Investor signatories to Climate Action 100+ are seeking higher climate ambition
Investor signatories to Climate Action 100+ are seeking higher climate ambition for the 2021 proxy season with the world’s largest corporate greenhouse gas emitters. In anticipation of the initiative’s first Net Zero Company Benchmark – to be publicly released next month – investors are filing shareholder resolutions and focusing on board governance at companies that lag on key benchmark indicators.
Climate Action 100+ investors have filed 37 shareholder proposals at North American focus companies seeking disclosure of climate-related risks, alignment of business plans with the goals of the Paris Agreement, and transparency around corporate lobbying practices that influence climate and energy regulations. The founding investor networks for the initiative, including Ceres, are flagging five key proposals worthy of consideration by other investors because they advance the central goals of Climate Action 100+. These flagged proposals are only a subset of climate-related shareholder proposals coming up for votes. There have been a total of 126 climate-related proposals filed in North America so far this proxy season, according to Ceres.
“The 2021 proxy season is vitally important to investors who are looking for companies to respond positively to the goals of Climate Action 100+. Corporate governance of climate change is critical as board accountability holds the key to the net zero transition. We are not looking for a change of heart, but a change of strategy. This requires corporate boards to be held accountable for their stewardship of investors’ capital to ensure sustainable value creation for our pension fund members.”
— Anne Simpson, Managing Investment Director, Board Governance and Sustainability at California Public Employees Retirement System (CalPERS) and a member of the global Climate Action 100+ Steering Committee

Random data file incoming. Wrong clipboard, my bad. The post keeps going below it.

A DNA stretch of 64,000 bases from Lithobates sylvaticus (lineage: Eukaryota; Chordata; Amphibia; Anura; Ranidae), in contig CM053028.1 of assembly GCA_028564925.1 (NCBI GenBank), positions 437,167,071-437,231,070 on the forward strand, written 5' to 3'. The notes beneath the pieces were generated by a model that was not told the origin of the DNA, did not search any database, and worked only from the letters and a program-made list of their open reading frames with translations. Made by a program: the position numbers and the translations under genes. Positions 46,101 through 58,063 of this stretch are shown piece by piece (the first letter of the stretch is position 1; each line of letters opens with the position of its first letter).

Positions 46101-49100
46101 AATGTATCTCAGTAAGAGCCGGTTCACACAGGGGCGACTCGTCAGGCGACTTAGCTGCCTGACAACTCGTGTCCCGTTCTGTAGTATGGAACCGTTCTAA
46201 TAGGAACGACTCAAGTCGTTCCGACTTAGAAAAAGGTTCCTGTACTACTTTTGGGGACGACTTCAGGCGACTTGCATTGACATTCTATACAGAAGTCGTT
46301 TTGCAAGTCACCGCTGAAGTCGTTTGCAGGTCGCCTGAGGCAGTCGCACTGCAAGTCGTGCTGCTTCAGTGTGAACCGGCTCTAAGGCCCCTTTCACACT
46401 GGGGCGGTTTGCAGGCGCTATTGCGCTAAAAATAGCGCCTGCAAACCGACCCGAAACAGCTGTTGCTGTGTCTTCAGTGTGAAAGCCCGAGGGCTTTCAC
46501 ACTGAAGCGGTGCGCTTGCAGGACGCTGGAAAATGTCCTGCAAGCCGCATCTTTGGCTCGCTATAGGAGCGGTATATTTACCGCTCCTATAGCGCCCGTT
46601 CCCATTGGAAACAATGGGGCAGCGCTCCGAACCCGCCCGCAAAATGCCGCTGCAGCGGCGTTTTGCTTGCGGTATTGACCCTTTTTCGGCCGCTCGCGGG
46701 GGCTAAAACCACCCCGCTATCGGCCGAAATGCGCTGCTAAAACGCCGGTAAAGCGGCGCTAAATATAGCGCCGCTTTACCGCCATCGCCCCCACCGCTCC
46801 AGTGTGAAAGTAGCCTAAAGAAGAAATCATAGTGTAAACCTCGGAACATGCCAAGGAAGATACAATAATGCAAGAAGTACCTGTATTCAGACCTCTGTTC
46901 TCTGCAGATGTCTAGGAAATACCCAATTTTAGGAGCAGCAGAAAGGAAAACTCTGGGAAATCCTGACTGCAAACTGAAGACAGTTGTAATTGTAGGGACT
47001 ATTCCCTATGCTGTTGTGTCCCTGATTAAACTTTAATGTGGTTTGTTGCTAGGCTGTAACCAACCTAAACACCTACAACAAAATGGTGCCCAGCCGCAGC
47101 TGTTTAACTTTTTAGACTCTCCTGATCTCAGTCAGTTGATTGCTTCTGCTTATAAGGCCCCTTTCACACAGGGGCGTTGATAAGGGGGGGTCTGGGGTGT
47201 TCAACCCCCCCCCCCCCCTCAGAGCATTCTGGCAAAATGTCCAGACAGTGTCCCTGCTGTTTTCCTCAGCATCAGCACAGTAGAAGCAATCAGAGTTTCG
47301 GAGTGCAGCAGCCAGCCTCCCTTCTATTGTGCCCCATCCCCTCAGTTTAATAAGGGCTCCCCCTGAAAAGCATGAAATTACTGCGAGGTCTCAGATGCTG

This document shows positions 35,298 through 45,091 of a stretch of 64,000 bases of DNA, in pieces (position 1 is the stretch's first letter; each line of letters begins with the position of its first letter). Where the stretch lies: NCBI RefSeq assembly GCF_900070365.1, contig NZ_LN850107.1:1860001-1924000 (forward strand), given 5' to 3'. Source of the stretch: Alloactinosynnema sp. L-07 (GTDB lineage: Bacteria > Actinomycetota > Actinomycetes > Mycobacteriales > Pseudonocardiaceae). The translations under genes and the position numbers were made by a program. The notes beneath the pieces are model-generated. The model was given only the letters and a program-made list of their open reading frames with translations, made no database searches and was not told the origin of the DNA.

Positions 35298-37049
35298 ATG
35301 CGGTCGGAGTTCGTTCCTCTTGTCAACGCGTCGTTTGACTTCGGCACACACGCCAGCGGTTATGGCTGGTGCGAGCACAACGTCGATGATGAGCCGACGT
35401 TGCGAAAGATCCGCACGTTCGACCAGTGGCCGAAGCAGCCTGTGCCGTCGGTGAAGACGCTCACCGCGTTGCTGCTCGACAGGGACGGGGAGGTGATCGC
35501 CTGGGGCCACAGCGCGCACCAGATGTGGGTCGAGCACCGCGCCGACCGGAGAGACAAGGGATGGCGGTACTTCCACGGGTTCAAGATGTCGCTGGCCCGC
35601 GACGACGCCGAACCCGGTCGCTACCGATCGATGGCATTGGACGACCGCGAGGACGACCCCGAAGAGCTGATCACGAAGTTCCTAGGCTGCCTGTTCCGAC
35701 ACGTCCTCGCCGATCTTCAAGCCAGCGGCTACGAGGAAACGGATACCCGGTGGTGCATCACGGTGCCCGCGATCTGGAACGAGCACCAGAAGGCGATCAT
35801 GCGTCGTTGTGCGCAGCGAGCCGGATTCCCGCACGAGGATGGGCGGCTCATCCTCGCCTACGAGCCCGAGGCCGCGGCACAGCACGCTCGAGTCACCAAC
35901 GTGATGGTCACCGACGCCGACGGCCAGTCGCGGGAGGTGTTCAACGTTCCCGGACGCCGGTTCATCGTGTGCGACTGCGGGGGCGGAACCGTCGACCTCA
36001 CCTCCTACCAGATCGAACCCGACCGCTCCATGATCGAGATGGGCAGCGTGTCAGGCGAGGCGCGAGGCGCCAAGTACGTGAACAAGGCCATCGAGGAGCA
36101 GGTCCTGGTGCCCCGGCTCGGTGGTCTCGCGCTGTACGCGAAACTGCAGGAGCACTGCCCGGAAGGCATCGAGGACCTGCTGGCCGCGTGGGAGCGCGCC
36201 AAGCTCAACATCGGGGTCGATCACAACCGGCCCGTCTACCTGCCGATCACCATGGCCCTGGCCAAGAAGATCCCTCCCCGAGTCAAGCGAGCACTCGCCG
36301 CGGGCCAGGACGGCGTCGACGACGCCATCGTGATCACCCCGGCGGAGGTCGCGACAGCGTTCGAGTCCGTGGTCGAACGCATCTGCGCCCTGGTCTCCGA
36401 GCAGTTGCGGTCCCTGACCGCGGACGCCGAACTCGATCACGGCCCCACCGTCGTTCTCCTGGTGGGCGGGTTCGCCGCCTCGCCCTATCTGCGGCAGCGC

Among the flagged proposals include one at Berkshire Hathaway, filed by Caisse de depot et placement de Quebec (CDPQ), CalPERS and EOS at Federated Hermes, seeking Task Force on Climate-related Financial Disclosures (TCFD)-aligned reports on physical, transitional and other financial risks the company faces in its transition to net zero emissions. Other flagged proposals at ExxonMobil, Phillips66 and General Motors ask for disclosure of climate lobbying practices. The filers, California State Teachers’ Retirement System (CalSTRS) and the Office of New York City Comptroller, want the companies to detail if and how their lobbying and the lobbying of their trade associations align with the Paris goals.
Investors have also asked if and how General Motors’ lobbying aligns with ensuring fleet emissions reductions are consistent with the Paris goals; through support of regulations that are both consistent with a pathway to 100% zero emission vehicle sales by 2035 or earlier, and provide the requisite emissions reductions from internal combustion engine vehicles in the interim. This is especially critical in light of the fact that, according to the latest Environmental Protection Agency report, the company’s fleet emissions actually increased over the last five years, and General Motors, along with Ford, had the second highest fleet emissions among all automakers. Automakers and oil companies have had an outsized influence in weakening federal and state clean vehicle standards and policies, creating risk to investors. Nearly one-third of investors voted for climate lobbying disclosure at General Motors in the past two years but the company still has not provided public disclosures.